The Inspiring Woman in the Movement that Brought Indian Music to the West
By Kavita Das
Among the most evocative sounds of the late 1960’s are the exotic strains of the sitar woven into songs by legendary rock groups including The Beatles, the Rolling Stones, and the Moody Blues. Yet, few know the winding tale of how Indian music made its way to the West, or the stories of the people behind this musical movement. Lakshmi Shankar, a Grammy-nominated artist and one of the greatest Indian singers of the twentieth century, was the only major Indian female musician in this cultural movement — a movement that both laid the foundation for today’s burgeoning popularity of South Asian artists and entertainers, including Anoushka Shankar, MIA, and Mindy Kaling, and influenced the course of Western popular music.
Shankar was born in a small town in India in 1926 yet, grew up to dance in the nation’s most innovative dance troupe, sing on the soundtrack of the Oscar-winning film, Gandhi, and garner a Grammy nomination and legions of international fans along the way. And through her travels and performances, she connected with some of the most prominent figures of the twentieth century including, Mahatma Gandhi, Jawaharlal Nehru, George Harrison and The Beatles, Yehudi Menuhin, Sir Richard Attenborough, and sitar maestro Ravi Shankar, who was her brother-in-law and frequent collaborator. Her story also holds great significance because it offers a new perspective on the journey of Indian music to the West: that of a female artist who both transformed and was transformed by her art and her role as a cultural ambassador.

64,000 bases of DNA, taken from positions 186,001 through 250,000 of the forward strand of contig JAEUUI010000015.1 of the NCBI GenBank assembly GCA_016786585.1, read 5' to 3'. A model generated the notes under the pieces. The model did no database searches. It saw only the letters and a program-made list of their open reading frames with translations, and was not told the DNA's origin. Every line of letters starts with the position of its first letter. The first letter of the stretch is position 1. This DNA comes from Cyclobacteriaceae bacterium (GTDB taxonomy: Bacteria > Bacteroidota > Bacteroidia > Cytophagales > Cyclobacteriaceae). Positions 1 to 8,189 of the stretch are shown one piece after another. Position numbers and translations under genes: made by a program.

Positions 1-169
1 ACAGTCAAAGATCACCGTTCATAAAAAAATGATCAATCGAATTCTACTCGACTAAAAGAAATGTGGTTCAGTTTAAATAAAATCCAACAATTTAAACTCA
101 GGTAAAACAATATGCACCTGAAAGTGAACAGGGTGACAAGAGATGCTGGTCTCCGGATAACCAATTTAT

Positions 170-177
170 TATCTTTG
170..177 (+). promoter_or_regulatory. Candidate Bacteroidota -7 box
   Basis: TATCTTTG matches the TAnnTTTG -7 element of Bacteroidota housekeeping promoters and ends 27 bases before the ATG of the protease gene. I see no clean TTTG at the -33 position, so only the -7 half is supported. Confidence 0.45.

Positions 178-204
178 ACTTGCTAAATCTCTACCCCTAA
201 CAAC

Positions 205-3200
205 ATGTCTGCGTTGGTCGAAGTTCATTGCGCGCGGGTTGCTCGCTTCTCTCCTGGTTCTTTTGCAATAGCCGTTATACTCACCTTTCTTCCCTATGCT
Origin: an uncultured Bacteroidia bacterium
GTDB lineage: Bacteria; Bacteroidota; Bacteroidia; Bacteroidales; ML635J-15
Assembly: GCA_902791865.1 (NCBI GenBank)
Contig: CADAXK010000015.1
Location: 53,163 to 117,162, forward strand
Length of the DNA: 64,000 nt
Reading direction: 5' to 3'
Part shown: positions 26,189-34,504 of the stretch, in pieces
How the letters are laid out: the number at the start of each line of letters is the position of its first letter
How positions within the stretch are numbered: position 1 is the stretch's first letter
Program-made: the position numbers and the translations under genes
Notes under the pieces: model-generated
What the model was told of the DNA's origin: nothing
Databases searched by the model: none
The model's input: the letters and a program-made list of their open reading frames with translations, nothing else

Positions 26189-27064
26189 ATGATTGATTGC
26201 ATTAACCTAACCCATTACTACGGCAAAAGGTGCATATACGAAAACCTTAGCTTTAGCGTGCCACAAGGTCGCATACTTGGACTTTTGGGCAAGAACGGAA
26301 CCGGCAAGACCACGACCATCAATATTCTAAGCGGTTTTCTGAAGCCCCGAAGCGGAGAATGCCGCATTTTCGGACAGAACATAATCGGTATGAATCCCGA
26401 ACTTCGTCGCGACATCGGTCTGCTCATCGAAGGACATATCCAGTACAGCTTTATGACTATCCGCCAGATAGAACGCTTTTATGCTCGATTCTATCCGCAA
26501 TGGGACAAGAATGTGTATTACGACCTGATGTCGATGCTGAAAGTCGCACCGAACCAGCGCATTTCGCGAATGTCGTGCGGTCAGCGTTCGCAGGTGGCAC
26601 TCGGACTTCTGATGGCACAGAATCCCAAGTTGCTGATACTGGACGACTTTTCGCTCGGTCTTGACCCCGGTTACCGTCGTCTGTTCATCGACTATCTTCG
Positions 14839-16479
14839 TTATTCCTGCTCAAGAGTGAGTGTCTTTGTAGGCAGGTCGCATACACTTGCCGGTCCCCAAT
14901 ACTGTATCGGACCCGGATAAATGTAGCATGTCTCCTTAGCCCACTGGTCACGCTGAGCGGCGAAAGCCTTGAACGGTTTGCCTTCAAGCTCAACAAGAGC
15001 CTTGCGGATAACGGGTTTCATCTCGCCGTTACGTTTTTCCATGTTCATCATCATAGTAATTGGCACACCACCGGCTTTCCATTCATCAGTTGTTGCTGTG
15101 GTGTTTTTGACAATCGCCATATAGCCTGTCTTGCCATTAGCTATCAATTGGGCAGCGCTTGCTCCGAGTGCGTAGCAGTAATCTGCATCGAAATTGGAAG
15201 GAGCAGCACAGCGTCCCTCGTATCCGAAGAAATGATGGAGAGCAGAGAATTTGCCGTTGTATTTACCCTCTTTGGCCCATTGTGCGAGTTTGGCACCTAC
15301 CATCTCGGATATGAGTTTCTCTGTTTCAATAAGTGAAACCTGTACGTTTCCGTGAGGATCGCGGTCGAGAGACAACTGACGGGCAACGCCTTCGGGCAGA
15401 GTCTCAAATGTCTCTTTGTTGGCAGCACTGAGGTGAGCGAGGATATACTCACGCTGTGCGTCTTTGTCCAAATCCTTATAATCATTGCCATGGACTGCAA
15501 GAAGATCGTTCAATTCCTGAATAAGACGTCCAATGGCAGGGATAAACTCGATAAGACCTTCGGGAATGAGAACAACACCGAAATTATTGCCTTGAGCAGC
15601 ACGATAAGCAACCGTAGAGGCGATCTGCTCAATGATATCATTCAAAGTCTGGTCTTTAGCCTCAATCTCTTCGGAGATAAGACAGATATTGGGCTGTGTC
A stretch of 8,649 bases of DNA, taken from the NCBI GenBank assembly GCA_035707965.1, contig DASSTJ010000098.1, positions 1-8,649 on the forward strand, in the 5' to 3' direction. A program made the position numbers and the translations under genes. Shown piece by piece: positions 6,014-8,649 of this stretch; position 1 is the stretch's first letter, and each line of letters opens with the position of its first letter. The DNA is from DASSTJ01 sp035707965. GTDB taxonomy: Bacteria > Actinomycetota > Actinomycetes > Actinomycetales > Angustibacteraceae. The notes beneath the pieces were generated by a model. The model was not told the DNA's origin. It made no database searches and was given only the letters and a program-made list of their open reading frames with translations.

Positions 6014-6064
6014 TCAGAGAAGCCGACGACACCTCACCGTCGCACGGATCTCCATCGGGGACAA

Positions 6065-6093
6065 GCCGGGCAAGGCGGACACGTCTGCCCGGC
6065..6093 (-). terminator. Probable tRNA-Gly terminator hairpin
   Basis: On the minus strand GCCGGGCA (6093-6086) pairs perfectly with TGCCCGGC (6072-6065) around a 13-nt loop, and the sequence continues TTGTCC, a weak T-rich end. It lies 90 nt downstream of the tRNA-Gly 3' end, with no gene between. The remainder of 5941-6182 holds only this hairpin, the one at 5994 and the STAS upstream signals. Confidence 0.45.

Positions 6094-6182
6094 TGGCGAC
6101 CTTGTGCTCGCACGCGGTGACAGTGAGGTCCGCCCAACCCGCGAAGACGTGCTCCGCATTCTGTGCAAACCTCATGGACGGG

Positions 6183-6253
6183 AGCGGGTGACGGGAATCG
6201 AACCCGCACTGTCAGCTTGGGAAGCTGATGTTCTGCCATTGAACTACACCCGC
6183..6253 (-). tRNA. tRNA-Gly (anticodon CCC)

Through her music and her personal life, Lakshmi Shankar exemplified being open yet grounded, evidenced both by her willingness to explore new avenues and audiences for Hindustani music and her commitment to staying true to her artistic integrity despite external pressures. In addition to recording several albums in India and in the West, she recorded, “I Am Missing You,” the first Hindustani English pop song, written by Ravi Shankar and produced by George Harrison, and performed it in front of thousands of people during Harrison’s Dark Horse stadium tour in 1974. Although Lakshmi Shankar passed away on December 30, 2013, her story continues to hold great significance and relevance today as Indian music and culture enjoy ever-increasing prominence in the United States.
I was blessed to know Lakshmi Shankar for more than thirty years and was enamored by her soulful music and artistic brilliance, yet equally inspired by her pioneering success as an Indian female artist. In 2013, I decided to step away from my fifteen-year career in social change in order to focus on my writing and specifically to tell Lakshmi Shankar’s life story. It is critical to preserve and document the stories of inspiring women, especially women of color, – many of whose lives are often overshadowed or erased from the history books. Therefore, I’m thrilled that Poignant Song: The Life and Music of Lakshmi Shankar (Harper Collins India) will be published in April 2018.
Photo Credit: Jan Steward